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Learning About Pseudogout

Inflamed knee joint with detail of calcium crystals and damaged cartilage in joint space

What is it?

Pseudogout is a type of arthritis. It causes pain, redness, heat, and swelling in the joints.

What causes it?

When you have pseudogout, tiny calcium crystals form in your joint, most often the knee. Over time, these crystals may damage the cartilage of the joint. As this happens, the bones rub together and cause joint pain.

What are the symptoms?

Symptoms include pain, redness, heat, and swelling in joints, usually the knee. Symptoms usually begin quickly. Pain and swelling can last days or weeks. For some people, these symptoms are an ongoing problem. Others may just have flare-ups now and then. Call your doctor if you get a fever or treatment isn't helping.

How is it diagnosed?

Your doctor will ask questions about your symptoms and past health. He or she will do a physical examination and blood tests. Your doctor may also take a sample of fluid from your joint to look for crystals. And you may have imaging tests, such as an X-ray, to look for joint damage.

How is it treated?

The goal of treatment is to relieve symptoms and protect your joint. The type of treatment depends on how often you have symptoms and how bad they are.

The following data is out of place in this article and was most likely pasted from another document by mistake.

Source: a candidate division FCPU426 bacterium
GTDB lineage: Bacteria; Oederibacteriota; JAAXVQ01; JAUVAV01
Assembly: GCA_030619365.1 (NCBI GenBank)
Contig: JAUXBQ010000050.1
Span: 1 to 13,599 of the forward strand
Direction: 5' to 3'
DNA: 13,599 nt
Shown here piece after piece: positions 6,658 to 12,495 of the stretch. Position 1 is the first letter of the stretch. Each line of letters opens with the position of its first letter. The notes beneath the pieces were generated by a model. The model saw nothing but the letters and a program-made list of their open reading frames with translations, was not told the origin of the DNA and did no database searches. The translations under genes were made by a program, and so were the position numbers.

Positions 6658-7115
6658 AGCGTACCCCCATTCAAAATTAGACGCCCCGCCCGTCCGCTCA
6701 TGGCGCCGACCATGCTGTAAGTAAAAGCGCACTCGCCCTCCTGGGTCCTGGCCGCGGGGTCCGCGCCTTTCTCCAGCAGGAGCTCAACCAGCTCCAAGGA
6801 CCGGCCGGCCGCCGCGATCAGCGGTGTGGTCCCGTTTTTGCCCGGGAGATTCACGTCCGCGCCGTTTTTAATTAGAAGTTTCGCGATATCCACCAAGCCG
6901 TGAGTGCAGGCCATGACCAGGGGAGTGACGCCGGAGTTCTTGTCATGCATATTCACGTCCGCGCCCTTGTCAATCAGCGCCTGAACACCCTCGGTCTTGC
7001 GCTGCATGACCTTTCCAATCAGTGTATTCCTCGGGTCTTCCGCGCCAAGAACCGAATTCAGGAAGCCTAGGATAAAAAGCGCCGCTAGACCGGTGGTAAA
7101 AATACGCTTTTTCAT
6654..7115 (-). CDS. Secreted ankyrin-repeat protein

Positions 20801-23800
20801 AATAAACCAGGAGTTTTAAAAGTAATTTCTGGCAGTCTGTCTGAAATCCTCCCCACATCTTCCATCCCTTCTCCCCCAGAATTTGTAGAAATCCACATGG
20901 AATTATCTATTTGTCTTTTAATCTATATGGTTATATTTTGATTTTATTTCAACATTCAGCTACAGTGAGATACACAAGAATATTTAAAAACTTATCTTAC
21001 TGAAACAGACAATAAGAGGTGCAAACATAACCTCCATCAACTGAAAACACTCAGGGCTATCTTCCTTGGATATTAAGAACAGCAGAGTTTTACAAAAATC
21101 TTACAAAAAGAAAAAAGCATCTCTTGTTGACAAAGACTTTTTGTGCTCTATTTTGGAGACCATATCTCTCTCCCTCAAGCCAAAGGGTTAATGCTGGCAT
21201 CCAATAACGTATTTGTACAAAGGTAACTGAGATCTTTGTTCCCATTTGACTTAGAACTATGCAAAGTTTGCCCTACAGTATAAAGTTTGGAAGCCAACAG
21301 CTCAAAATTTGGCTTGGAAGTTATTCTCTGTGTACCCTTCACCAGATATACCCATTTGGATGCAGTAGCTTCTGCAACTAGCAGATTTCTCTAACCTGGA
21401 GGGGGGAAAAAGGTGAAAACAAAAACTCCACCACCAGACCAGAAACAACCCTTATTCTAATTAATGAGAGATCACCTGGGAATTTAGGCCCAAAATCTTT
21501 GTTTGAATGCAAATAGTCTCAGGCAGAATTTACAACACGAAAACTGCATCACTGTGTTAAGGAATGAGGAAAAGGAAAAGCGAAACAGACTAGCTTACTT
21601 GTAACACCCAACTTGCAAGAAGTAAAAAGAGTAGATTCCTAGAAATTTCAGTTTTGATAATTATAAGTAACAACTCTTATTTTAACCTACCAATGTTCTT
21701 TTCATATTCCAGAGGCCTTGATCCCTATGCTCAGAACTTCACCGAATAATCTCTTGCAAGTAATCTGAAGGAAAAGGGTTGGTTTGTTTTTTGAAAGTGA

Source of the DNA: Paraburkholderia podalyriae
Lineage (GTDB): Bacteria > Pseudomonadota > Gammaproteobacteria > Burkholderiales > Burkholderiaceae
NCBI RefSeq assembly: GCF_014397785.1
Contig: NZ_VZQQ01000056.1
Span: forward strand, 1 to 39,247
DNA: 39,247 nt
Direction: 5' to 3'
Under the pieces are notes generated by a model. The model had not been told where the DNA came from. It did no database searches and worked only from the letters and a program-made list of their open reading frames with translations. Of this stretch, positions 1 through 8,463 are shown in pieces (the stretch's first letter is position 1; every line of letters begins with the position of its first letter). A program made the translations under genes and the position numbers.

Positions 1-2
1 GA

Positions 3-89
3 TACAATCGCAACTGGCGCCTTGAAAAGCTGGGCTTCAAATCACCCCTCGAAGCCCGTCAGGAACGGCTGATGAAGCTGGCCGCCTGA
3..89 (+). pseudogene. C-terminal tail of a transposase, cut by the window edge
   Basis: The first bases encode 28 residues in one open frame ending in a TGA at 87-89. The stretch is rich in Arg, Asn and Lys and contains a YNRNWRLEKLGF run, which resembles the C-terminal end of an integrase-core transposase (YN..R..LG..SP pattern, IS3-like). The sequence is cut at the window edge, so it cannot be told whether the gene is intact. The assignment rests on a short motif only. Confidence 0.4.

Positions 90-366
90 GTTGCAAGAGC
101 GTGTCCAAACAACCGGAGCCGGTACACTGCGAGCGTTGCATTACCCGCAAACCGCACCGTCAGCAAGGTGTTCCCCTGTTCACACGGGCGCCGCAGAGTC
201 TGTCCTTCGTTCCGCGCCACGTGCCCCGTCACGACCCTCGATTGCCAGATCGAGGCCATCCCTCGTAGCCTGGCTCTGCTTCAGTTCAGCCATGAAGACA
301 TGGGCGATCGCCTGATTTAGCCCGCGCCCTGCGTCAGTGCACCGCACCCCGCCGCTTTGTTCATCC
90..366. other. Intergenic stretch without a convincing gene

For some people who have flare-ups now and then, over-the-counter medicines can help. To reduce pain and swelling, your doctor may remove some of the fluid from the joint. And he or she may also give injections into the joint. Resting the joint and using ice or cold packs on the area for 10 to 20 minutes at a time can also help.

Other people may need prescription medicines to treat their symptoms or to help keep symptoms from coming back. And people who have ongoing problems may need to take a daily medicine.

Follow-up care is a key part of your treatment and safety. Be sure to make and go to all appointments, and call your doctor or nurse advice line (811 in most provinces and territories) if you are having problems. It's also a good idea to know your test results and keep a list of the medicines you take.

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